Thursday, November 27, 2014

Ferguson FAQ

Recently I published an analysis of the Ferguson conflict that showed, using Twitter data, that there was a “red group” and a “blue group” who rarely talked to each other, thought very different things, came from very different backgrounds, and often were uncivil even when they did talk. Thanks to everyone who wrote to me about the analysis! Here are answers to the most common questions I’ve received.

What data did you use?

215,000 tweets containing the Ferguson hashtag collected between November 17th and 19th (prior to the announcement of the verdict).

What tools did you use to collect the data?

Python -- specifically, the tweepy library and a program I wrote which you can find here (described at more length here).

What tools did you use to analyze the data and make the visualization?

Python for analysis; Gephi for visualization. See Gilad Lotan’s excellent tutorial on how to use Gephi to analyze Twitter data.

How did you divide Tweeters into red and blue groups?

I used Gephi's community detection algorithm (on the adjacency matrix for the most frequent tweeters, where Mij was 1 if tweeter i had mentioned tweeter j in a tweet), sometimes known as the Louvain method. Essentially, this divides Tweeters into groups that mention each other frequently.

Regarding whether this grouping is valid: as I note in the piece, I am mindful of the fact that there are many ways to group data, and I think this is worth exploring further. One problem we always face is how many groups there are (see here and here). You can always sort of make it look like people hate each other by clustering the data into groups even if there isn’t necessarily any separation between the groups -- this is something to be wary of when looking at analyses like this one.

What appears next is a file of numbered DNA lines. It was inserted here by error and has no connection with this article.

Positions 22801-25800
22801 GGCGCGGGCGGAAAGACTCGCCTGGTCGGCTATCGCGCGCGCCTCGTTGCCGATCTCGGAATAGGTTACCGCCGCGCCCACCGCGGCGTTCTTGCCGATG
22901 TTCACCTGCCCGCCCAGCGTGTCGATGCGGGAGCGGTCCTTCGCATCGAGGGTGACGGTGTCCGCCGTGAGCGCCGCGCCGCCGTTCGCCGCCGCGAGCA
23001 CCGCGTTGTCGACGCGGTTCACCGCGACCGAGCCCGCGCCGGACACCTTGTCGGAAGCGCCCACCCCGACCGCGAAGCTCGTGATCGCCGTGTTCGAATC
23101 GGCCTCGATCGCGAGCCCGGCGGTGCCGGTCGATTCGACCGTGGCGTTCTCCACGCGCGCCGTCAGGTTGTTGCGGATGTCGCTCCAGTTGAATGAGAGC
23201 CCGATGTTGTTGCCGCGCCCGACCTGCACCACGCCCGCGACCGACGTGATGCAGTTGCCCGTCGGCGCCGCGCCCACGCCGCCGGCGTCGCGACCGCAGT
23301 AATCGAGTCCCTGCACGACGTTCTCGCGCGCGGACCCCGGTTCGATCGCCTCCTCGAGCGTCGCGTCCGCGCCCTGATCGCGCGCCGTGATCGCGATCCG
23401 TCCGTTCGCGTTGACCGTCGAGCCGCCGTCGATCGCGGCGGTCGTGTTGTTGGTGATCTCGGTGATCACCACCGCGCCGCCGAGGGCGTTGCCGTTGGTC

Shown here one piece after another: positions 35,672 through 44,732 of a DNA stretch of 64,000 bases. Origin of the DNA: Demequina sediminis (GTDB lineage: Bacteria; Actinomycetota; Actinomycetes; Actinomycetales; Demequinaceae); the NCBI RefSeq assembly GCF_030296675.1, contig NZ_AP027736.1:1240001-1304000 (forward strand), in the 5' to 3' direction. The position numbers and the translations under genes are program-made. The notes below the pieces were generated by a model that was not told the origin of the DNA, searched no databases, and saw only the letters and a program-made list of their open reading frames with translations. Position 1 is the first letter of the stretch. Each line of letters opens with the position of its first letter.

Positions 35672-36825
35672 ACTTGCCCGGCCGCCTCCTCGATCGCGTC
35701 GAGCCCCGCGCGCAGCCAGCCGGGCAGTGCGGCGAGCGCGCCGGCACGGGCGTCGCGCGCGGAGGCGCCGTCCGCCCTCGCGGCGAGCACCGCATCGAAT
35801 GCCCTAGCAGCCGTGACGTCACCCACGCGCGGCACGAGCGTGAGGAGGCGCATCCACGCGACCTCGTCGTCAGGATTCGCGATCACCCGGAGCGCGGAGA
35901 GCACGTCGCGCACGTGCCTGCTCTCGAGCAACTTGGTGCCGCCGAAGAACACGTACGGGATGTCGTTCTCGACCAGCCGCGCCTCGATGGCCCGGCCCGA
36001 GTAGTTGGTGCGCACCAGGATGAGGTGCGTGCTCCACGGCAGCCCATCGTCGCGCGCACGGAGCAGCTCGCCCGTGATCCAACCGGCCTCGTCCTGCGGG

But I think several pieces of evidence (in addition to Gephi's striking visual) point to the validity of the red / blue division. The fact that the two groups are associated with the tweeters’ self-descriptions (like race and political affiliation) is revealing; the fact that the two groups are associated with tweeting different things is also revealing (and by no means something I expected to see -- for example, if you divide Twitter datasets by gender, you will frequently find that men and women tweet essentially similar things). This evidence is powerful because it is external -- it was not used to come up with the grouping, but it supports it.

In general, we often bring in such external evidence to argue that a grouping is valid. For example, in a biological analysis we might cluster genes into groups that show similar expression patterns (group A highly expressed in the liver and not in the lungs; group B highly expressed in the lungs and not in the liver). We would be more sure that the groups we had found were “real” if there was external evidence like a transcription factor that was known to turn on all the genes in group A, or a biological function that was common to all the genes in group A.

You said the blue cluster is much larger than the red cluster. What happens if you break down the blue cluster further?

I don’t know! Someone should figure this out.

Can I see your data or code?

Yes. I cannot make the data publicly available because of Twitter’s terms of service, but if you are a researcher with a project, shoot me an email. In addition to the two days of data used in this analysis, I also have several million tweets both from several months ago, when Ferguson initially made the news, and from after the verdict was announced.

As always, if you work at Twitter and have any objection to any of this, please email me -- I am acting in good faith and more than happy to comply with your requests.

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